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Pursuing alternative fuels

New Holland continues development work for a world without diesel

New Holland has been pursuing alternate fuel possibilities for more than a decade. In 2006 it became the first ag equipment brand to announce its engines were fully compatible with 100 per cent biodiesel.

In 2009 it first showed the world its hydrogen powered NH2 concept tractor at the SIMA machinery show in Paris, France.

By 2013 it had another alternative fuel concept tractor to show the world: this time using methane for power. This past November the latest version of that concept machine was on display at Agritechnica 2017, after also making an earlier appearance in August at the U.S. Farm Progress Show. And this latest version has some very obvious changes from its ancestor.

“The main difference you see is the design,” said New Holland’s Thomas Bart. “It’s a little futuristic now.”

It’s hard to argue that point. The 180-horsepower tractor has a streamlined design, which makes one wonder if that look will eventually become the brand’s “family” design for tractors. There was no word of that happening, but the interest from show goers in getting a close look at this machine was definitely high. It attracted sizeable crowds.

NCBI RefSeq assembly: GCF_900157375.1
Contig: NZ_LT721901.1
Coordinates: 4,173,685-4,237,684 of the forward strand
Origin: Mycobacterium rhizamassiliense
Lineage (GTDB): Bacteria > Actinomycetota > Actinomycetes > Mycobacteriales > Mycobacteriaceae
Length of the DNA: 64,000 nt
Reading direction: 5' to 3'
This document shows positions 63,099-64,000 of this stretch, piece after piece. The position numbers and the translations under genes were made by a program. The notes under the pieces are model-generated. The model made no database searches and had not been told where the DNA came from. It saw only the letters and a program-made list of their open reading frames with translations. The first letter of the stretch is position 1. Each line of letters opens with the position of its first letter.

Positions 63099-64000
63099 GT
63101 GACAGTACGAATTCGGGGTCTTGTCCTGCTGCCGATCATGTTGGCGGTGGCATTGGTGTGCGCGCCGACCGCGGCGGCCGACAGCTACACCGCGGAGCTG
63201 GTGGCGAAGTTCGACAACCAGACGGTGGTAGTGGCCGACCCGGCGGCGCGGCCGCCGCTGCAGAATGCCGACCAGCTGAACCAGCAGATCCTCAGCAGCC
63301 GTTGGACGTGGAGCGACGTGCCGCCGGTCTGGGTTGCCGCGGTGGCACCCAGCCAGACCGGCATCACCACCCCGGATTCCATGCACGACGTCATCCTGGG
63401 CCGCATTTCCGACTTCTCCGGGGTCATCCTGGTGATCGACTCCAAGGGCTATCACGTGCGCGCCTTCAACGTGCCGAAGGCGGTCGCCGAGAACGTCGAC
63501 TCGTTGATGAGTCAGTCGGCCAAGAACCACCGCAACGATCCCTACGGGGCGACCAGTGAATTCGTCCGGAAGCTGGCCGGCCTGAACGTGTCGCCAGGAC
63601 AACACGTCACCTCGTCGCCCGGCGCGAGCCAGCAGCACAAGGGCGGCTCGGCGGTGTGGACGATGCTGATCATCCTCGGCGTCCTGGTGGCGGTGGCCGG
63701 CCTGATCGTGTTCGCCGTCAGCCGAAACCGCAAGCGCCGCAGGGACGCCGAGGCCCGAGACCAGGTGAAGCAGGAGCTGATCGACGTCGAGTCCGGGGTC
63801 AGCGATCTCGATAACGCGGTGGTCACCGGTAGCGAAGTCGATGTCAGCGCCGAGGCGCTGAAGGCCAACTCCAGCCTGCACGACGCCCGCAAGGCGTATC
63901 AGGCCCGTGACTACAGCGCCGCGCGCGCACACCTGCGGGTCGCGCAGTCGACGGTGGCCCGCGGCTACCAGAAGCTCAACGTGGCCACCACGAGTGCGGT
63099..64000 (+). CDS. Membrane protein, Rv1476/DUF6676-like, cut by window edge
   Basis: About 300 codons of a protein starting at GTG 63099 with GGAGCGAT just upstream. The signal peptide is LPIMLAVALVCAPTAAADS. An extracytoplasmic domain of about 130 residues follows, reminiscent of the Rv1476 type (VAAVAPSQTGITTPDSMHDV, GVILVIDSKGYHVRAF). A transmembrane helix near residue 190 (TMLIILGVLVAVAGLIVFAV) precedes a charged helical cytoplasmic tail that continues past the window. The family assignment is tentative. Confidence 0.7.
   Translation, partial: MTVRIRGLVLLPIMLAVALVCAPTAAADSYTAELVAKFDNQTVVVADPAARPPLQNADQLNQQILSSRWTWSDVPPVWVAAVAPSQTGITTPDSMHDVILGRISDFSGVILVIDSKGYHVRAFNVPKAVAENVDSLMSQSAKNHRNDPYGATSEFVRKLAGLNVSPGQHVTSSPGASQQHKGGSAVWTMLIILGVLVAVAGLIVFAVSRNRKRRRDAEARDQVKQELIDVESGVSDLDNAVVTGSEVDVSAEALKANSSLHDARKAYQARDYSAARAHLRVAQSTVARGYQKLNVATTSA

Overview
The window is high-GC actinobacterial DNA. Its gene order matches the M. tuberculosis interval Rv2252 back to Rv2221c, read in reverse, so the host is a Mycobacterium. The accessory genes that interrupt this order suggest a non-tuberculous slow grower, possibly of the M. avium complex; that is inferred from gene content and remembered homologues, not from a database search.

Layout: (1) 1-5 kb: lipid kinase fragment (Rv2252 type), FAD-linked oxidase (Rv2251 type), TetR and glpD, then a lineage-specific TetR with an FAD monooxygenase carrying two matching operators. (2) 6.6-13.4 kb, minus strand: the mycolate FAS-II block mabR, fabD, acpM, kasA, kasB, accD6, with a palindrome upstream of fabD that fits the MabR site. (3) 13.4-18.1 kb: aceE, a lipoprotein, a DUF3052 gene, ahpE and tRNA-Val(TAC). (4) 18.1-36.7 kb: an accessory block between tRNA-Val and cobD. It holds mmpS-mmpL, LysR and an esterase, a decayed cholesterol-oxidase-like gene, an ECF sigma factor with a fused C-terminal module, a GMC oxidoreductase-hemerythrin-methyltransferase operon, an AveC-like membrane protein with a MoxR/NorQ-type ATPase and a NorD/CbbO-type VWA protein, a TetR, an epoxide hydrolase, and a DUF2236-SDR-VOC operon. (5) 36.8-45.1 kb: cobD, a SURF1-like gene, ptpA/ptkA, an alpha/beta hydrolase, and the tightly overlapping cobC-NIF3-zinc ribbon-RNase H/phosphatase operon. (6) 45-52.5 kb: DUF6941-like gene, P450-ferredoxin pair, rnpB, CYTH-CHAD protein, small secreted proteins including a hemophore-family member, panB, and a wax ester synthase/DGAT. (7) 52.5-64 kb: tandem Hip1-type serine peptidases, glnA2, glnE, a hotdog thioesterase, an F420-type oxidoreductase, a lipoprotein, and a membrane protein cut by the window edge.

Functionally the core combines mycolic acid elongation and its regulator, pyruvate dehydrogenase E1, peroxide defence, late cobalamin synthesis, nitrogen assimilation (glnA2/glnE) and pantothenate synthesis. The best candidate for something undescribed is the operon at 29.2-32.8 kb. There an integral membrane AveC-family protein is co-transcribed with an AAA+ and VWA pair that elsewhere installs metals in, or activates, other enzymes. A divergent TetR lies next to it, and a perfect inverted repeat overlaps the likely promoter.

But there is more to this updated version than its sleek good looks.

Storage locations

“The second difference is the concept of the tank construction,” Bart added. “In the first generation we had cylinders that were mainly fitted at the back of the cab. On this version we changed from cylinders to tubes and pipes. So that gives us very much more flexibility to install the gas storage. We can install that everywhere we have some space. And that gives us much more capacity.”

One of those storage locations is the streamlined tank hanging off the front of the tractor where front suitcase weights are hung on standard models if needed. That change allows for a much higher fuel-carrying capacity allowing the tractor to stay in the field at least as long as a comparable diesel.

“That was the intention,” he added. “It was a must, we might say. It’s a 180-horsepower tractor so it should be the same as a 180-horsepower diesel tractor with the same running time.”

Under the hood

The tractor is built on a standard T6 Series chassis. Under the hood is one of FPT’s (Fiat Powertrain’s) turbocharged 6.7 litre engines. It’s one of the company’s diesels, with a modified cylinder head to allow it to run on gas.

The tractor is designed to be equipped with one of the brand’s 40 or 50 km/h-capable ECO transmissions. Hydraulic flow maxes out at 113 l/min.

To keep the operator comfortable it’s equipped with a “Horizon” suspended cab. But its really like no other cab in the brand’s line, making the tractor as futuristic looking inside as it is outside. There’s a unique leaf-shaped seat and redesigned integrated armrest with joystick control and monitor screen. Other controls are on an interactive headliner display. NH refers to the cab interior as a “clutter-free design.” The “wraparound” bodywork on the cab allows for almost 360-degree visibility, which is a significant improvement over the initial prototype, and includes up to 20 per cent more glass area than NH’s standard models.